Medicare is a federally-sponsored health insurance program for people age 65 and older, certain people younger than 65 with a disability, and people with End-Stage Renal Disease (ESRD). Medicare provides coverage for hospital care (Part A) and medical services (Part B). The different parts of Medicare help cover many health services. Medicare Parts A and B are referred to as Original Medicare.
Medicare Part A covers inpatient hospital care, skilled nursing facility (SNF) care (in certain conditions on a short term basis, does not cover long-term care), hospice care, and some home health care (does not cover custodial only care). Part A benefits are subject to a deductible (per benefit period) and also a coinsurance for extended inpatient hospital and SNF stays.
Benefit Period - A benefit period (spell of illness) begins the day a beneficiary is admitted as an inpatient in a hospital or SNF, regardless of whether services qualify for payment by Medicare Part A. The benefit period ends when they haven't received any inpatient hospital care (or skilled care in a SNF) for 60 days in a row. If they go into a hospital or a SNF after one benefit period has ended, a new benefit period begins.
Lifetime Reserve Days - additional days that Medicare will pay for when a beneficiary is in a hospital for more than 90 days. A total of 60 reserve days can be used during a lifetime. For each lifetime reserve day, Medicare pays all covered costs except for a daily coinsurance.
Medicare Part B covers medically necessary doctor and other health care provider’s services, outpatient services (including physical and speech therapy), laboratory tests, certain medical equipment and supplies, some home health care (does not cover custodial only care), and certain ambulance services. Part B also covers certain preventive services to prevent illness or detect it at an early stage. Most Part B benefits are subject to an annual deductible and also a coinsurance of 20 percent.* The Annual Wellness Visit and most preventive services are not subject to the deductible and/or coinsurance.*
- *If provider accepts assignment**
**Assignment: An agreement by the doctor, provider, or supplier to be paid directly by Medicare, to accept the payment amount Medicare approves for the service, and not to bill for any more than the Medicare deductible and coinsurance (as applicable).
- Excess Charge - If the amount a doctor or other health care provider is legally permitted to charge is higher than the Medicare-approved amount, the difference is called the excess charge.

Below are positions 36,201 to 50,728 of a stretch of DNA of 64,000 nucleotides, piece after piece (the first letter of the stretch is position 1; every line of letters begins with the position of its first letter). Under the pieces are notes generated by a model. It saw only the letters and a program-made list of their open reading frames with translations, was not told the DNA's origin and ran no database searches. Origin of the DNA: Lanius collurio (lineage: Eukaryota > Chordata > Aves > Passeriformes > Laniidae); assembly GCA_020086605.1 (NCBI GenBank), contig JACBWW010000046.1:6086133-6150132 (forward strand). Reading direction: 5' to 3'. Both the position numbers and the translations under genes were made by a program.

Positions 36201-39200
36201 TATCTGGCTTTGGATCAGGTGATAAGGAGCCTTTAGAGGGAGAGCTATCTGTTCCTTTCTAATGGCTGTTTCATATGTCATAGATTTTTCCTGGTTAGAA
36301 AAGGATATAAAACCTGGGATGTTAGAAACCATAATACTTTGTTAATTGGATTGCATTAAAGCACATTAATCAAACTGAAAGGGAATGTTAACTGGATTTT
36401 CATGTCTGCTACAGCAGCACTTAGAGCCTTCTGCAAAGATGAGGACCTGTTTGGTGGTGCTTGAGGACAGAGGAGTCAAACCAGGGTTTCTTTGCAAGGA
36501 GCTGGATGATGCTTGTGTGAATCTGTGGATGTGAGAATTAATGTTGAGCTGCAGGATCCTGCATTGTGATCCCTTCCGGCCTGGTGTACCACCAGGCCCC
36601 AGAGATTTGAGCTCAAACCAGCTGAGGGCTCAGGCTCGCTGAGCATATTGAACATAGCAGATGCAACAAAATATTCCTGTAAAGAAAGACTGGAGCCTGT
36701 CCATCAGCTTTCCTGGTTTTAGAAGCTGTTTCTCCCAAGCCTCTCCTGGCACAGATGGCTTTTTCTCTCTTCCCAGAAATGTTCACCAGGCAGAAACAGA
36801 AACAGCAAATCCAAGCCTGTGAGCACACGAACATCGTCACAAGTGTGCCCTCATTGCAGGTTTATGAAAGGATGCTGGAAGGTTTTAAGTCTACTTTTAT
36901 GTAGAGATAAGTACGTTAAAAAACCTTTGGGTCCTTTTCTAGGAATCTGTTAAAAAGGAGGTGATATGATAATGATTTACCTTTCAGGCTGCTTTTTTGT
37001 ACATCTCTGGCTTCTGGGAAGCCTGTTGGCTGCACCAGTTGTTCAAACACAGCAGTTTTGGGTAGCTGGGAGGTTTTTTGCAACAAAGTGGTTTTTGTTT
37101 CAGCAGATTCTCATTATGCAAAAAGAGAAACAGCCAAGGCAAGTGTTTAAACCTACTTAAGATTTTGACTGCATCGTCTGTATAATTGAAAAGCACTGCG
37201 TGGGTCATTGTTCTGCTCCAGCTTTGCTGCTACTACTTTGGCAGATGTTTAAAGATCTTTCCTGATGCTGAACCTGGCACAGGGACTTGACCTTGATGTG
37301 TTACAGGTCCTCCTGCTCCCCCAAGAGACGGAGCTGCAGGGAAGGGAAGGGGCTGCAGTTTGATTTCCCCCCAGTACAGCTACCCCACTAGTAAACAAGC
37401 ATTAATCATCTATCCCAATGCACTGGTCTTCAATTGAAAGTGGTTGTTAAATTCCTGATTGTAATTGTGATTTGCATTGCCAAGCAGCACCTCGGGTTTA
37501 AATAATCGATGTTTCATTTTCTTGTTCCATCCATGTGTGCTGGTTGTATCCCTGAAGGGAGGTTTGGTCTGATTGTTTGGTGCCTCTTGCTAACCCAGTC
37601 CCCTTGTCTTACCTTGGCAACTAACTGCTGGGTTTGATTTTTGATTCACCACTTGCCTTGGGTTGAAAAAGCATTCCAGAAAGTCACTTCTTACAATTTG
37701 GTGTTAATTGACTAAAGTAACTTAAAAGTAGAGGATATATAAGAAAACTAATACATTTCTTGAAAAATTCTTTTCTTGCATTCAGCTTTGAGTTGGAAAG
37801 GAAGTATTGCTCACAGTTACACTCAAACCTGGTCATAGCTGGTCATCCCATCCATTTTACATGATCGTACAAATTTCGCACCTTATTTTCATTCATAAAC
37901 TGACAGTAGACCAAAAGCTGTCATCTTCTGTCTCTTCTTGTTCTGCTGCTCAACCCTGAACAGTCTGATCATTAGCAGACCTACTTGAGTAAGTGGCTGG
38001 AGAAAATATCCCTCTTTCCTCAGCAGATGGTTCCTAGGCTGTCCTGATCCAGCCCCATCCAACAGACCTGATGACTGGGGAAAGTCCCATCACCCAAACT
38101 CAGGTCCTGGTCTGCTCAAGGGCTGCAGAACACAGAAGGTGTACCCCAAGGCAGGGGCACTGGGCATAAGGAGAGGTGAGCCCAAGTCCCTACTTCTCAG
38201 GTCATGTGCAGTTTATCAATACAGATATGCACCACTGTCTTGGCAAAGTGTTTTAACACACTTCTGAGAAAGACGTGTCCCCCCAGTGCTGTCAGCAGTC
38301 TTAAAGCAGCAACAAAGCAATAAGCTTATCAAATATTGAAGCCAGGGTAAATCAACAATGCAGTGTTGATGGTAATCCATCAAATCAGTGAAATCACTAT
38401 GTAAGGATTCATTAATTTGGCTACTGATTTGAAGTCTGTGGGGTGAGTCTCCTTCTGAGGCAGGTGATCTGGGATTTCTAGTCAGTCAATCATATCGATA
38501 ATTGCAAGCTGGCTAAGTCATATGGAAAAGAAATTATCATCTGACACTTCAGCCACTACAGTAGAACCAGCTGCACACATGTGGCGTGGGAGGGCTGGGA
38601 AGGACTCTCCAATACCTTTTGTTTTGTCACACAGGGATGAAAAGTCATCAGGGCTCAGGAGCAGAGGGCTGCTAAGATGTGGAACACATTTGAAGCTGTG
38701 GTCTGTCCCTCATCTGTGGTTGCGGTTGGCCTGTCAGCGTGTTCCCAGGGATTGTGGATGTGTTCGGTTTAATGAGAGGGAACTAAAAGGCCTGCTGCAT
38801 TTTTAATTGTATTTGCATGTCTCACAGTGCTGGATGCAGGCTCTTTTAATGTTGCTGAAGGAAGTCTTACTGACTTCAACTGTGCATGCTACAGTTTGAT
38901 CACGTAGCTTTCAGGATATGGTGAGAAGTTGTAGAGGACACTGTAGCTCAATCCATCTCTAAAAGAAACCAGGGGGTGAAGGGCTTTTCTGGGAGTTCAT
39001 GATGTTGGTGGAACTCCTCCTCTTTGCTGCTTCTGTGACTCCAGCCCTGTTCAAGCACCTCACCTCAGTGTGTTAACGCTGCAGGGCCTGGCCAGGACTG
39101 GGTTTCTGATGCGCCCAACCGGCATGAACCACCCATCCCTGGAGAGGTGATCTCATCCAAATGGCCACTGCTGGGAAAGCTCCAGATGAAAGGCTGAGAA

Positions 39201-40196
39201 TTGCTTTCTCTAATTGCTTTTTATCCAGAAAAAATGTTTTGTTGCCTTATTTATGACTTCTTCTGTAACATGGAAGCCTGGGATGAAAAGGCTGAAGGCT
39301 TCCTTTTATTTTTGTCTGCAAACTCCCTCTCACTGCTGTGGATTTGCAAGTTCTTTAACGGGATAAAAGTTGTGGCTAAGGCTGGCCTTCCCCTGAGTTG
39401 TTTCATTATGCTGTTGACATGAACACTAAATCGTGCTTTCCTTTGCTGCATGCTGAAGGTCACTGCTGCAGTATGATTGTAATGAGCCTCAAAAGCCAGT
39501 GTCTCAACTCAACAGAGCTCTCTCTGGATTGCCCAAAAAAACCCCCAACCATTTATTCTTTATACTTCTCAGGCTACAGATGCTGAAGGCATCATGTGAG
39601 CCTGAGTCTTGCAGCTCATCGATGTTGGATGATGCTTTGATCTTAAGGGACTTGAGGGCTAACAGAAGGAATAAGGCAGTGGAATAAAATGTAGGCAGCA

Note: Limiting charge - the highest amount of money a beneficiary can be charged for a covered service by doctors and other health care suppliers who don't accept assignment. The limiting charge is 15% over Medicare's approved amount. The limiting charge only applies to certain services and does not apply to supplies or equipment.
Physicians' services are those professional services performed by a physician for a patient including diagnosis, therapy, surgery and consultation. The term “physician” includes a Doctor of Medicine or Osteopathy legally authorized to practice by a State.
Medical Services Covered
Covered Medical services include a number of different medical services and supplies which may be necessary in the treatment and diagnosis of an illness or injury. They may be furnished as part of a doctor's treatment, or by a provider, an independent laboratory, the outpatient department of a hospital, by a medical clinic, or by an ambulatory surgical center. They include services and supplies (e.g., drugs and biologicals which cannot be self-administered) furnished as an incident to a physicians' professional service.
Durable Medical Equipment (DME) (requires prescription by doctor)
DME covered by Medicare includes (but is not limited to) blood sugar meters, CPAP devices, hospital beds, infusion pumps, oxygen equipment, walkers, and wheelchairs. Medicare pays for different kinds of DME in different ways. Depending on the type of equipment, a beneficiary may need to rent the equipment, buy the equipment, or may be able to choose whether to rent or buy the equipment.
Medicare will only cover DME if doctors and DME suppliers are enrolled in Medicare. Doctors and suppliers have to meet strict standards to enroll and stay enrolled in Medicare. If doctors or suppliers aren’t enrolled, Medicare won’t pay the claims submitted by them. It’s also important for beneficiaries to ask suppliers if they participate in Medicare before they get DME. If suppliers are participating suppliers, they must accept assignment. If suppliers are enrolled in Medicare but aren’t “participating,” they may choose not to accept assignment. If suppliers don't accept assignment, there’s no limit on the amount they can charge a beneficiary.
Other parts of Medicare include:
Medicare Part C (Medicare Advantage)
A private health plan in which beneficiaries can enroll and receive all Medicare-covered Part A and Part B benefits and often Part D benefits as well.
(See the separate link on this webpage for more information regarding Medicare Part C)
Medicare Part D (Prescription Drug Coverage)
Helps cover the cost of outpatient prescription drugs (including many recommended shots or vaccines) through private plans that contract with Medicare.
(See the separate link on this webpage for more information regarding Medicare Part D)
See the separate link on this webpage for more information regarding Medicare Eligibility and Enrollment.
Medicare costs at a glance.
This official government booklet has important information about the items and services covered.“Medicare and You”
The official U.S. government Medicare handbook.
Learn more about Medicare coverage for durable medical equipment coverage in your home.